Kabaddi received international exposure during the 1936 Berlin Olympics, demonstrated by Hanuman Vyayam Prasarak Mandal, Amaravati, Maharashtramarker. The game was introduced in the Indian Olympic Games at Calcuttamarker in 1938. In 1950 the All India Kabaddi Federation came into existence and compiled standard rules. The Amateur Kabaddi Federation of India (AKFI) was founded in 1973. After formation of the Amateur Kabaddi Federation of India, the first men's nationals were held in Madras (re-named Chennai), while the women's were in Calcutta in 1955.The AKFI has given new shape to the rules and has the right to modify them. The Asian Kabaddi Federation was founded under the chairmanship of Mr. Janardan Singh Gehlot.

Asian Amateur Kabaddi Federation is now headed By Mr. Janardan Singh Gehlot as President and Mr. Muhammad Sarwar as Secretary General.

Kabaddi was introduced and popularized in Japanmarker in 1979. The Asian Amateur Kabaddi Federation sent Prof. Sundar Ram of India to tour Japan for two months to introduce the game.

In 1979, a return test between Bangladeshmarker and Indiamarker was held at different places of India including Mumbaimarker, Hyderabadmarker, and Punjab. The Asian Kabaddi Championship was arranged in 1980 and Indiamarker emerged as champion and Bangladeshmarker runner-up. Bangladesh became runner-up again in 1985 in the Asian Kabaddi Championship held in Jaipurmarker, Indiamarker. The other teams in the tournament were Nepalmarker, Malaysiamarker and Japanmarker. The game was included for the first time in the Asian Games in Beijing in 1990. India, China, Japan, Malaysia, Sri Lanka, Pakistan and Bangladesh took part. India won the gold medal and has won gold at the following three Asian Games in Hiroshima in 1994, Bangkokmarker in 1998 and Busanmarker in 2002. India won the gold medal in the 2006 Asian Games at Dohamarker.

Attempts to popularize kabaddi in Great Britainmarker saw British TV network Channel 4 commission a programme dedicated to the sport. The show, Kabaddi, on Channel 4 in the early 1990s, failed to capture viewers despite fixtures such as West Bengal Police versus the Punjab. Kabaddi was axed in 1992, but not before its presenter Krishnan Guru-Murthy suffered a collapsed lung while participating in the sport.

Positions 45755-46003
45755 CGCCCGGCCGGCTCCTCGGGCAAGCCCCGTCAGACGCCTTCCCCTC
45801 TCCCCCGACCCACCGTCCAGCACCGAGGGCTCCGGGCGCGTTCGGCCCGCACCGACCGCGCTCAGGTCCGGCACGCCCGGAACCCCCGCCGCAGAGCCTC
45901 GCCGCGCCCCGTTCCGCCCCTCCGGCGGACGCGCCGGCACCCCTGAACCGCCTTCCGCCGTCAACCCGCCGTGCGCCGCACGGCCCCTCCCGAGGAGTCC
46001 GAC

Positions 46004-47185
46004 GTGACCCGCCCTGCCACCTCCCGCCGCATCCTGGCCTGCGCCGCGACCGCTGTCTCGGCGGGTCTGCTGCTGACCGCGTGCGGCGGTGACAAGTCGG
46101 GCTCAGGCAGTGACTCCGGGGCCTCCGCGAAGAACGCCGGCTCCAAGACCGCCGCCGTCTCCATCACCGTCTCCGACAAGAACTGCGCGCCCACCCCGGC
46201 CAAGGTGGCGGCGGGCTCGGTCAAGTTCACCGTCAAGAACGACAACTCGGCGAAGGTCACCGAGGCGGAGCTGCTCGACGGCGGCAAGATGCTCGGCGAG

In the 1998 Asian games the Indian Kabaddi team defeated Pakistan in a thrilling final match at Bangkokmarker (Thailand). The chief coach of the team was former kabaddi player and coach Flt. Lt. S P Singh.

The first World Kabaddi Championship was held in Hamilton, Canadamarker, when 14,000 people at the Copps Coliseummarker watched top players from India, Pakistan, Canada, England and the United States. The next edition was in Surrey, British Columbiamarker, which hosts the first all-kabaddi stadium.India has remained world champion since it was included in Asian Games and South Asian Federation games. In 2008 Sukhbir Singh Badal mooted a professional world kabbadi league with sponsorship to attract the best players; this league will be based in India with tournaments in Canada as well. The current Kabaddi Championship team consists of several local Indian players, Himanshu Batta, Ravi Venkataya, Harman Dhaliwal, Kapil Singh and Mayank Gauri.

Kabaddi is now a very popular game and is a regular sport in Asian Games, Asian Indoor Games and Asian Beach Games apart from SAF Games. Kabaddi will be a demonstration sport during Commonwealth Games 2010 at New Delhimarker.

One of the many greats of the game of Kabaddi is one Grant Owens, a 3 time Kabaddi World Champion (Twice with England, Once with the Outer Hebrides). One of the skills that makes Owens such a great player, is his low centre of gravity and his rumoured 7 litre lung capacity.

Skills

  • Holding breath
  • Raid
  • Dodging
  • Movement of hand and foot
  • Formation
  • Safe Raid
  • Holding
  • Kick
    • Side Kick
    • Front Kick
    • Round Kick
    • Sitting Kick
  • Offensive Skills
  • Starting a Raid
  • Body Position during Raid
  • Movements during Raid
  • Penetration
  • Touching with the hand
    • Vertical swing of arms
    • Horizontal swing of arms
  • Defensive Skills
    • Wrist catch or Lock
    • Crocodile Hold
    • Over the shoulder catch
    • Ankle catch and lock
  • Taunting


See also



References

  1. http://www.scribd.com/doc/13255740/Siddhi-TimesMarch-2009-DrCommander-Selvam
  2. www.kabaddi.org - Home of Kabaddi
  3. http://www.youtube.com/watch?v=NnyUWUrcWzw#t=02m52s


External links